VILLANOVA, Pa. — As part of Villanova University’s “The Difference Italy Makes” conference series, Bottega Veneta chief executive officer Carlo Alberto Beretta led a lecture on “Tradition, Elegance and Craftsmanship: The Timeless Luxury Model of Bottega Veneta” before a packed room of students and academics. The conference, created in conjunction with the Consulate General of Italy in Philadelphia, focuses on the impact that Italian commerce has on the world.
Beretta, who’s approaching his one-year anniversary at the helm of the luxury brand, spent most of his time at the lectern Tuesday exploring the connection between luxury and art, weaving in Bottega Veneta’s history to illustrate his point. A highlight was when he showed clips from a Seventies movie that Andy Warhol produced for the brand, replete with clips of women shopping in Bottega Veneta boutiques. He also discussed the company’s game-changing acquisition by the Gucci Group in 2001, stating that it enabled Bottega Veneta to grow globally as a lifestyle brand while remaining independent.
Much of his discussion delved into the brand’s abhorrence of logos — despite a short-lived and unsuccessful mid-Nineties dabble into the style. Instead, Bottega Veneta has today formed its niche via Intrecciato, an artisan technique of weaving leather. “Fashion is evolving rapidly,” Beretta said. “A few years ago it was all about status and logos. Today it’s about craftsmanship and art. Having no logos is extremely important to us. We don’t want to be strongly recognized. We don’t want to put our name on you. We want you to put your name on our product,” he said emphatically.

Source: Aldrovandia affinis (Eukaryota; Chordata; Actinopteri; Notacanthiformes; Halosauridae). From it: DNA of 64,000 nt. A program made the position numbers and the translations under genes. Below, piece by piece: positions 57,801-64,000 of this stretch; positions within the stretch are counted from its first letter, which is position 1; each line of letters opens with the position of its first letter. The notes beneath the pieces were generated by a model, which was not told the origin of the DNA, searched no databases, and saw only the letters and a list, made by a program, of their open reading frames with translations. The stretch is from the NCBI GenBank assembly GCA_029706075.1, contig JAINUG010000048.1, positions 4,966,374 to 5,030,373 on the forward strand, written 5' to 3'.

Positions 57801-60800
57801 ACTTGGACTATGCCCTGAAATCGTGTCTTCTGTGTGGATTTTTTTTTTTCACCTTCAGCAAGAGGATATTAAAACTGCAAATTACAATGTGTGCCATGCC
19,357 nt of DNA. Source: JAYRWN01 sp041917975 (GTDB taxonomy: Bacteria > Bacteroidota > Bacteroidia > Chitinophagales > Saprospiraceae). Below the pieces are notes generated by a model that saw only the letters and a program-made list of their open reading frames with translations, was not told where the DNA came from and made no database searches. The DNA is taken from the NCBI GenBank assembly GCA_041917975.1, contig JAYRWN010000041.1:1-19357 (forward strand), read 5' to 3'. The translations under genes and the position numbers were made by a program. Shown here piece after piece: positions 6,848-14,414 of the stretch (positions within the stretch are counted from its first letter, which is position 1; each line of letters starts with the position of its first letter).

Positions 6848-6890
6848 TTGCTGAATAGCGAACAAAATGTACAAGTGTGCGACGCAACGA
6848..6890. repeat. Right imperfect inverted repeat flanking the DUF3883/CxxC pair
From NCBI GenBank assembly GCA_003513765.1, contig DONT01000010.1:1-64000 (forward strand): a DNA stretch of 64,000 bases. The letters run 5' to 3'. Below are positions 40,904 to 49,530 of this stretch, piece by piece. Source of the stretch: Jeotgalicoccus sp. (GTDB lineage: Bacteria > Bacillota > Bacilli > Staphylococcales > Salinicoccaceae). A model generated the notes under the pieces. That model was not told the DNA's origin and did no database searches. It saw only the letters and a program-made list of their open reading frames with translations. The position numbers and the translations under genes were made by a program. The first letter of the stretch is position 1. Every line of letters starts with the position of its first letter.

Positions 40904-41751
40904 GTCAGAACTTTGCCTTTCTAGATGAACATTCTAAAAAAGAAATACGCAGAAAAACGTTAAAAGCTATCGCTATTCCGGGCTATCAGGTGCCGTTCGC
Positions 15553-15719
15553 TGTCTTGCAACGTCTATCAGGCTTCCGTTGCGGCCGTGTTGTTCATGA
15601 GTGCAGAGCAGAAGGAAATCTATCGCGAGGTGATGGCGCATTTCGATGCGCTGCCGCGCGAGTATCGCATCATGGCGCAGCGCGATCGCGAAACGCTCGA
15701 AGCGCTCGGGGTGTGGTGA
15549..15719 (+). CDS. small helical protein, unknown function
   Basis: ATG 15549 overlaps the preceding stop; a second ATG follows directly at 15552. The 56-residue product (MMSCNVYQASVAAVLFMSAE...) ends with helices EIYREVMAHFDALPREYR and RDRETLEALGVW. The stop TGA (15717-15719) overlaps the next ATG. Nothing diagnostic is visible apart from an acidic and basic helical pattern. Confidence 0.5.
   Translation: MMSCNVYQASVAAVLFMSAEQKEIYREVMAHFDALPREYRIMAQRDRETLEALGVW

After the lecture ended, Beretta opened the floor for a question-and-answer session. He was asked the significance of the “Made in Italy” label, to which he stated that it symbolizes the relationship between fashion, culture and business, and he was asked about the painstaking process of making a Bottega Veneta bag. He was then questioned about what he deems to be the key to the brand’s success. “We are not only selling a product, we are selling a dream,” he responded. “Without a dream, we cannot sell a product.”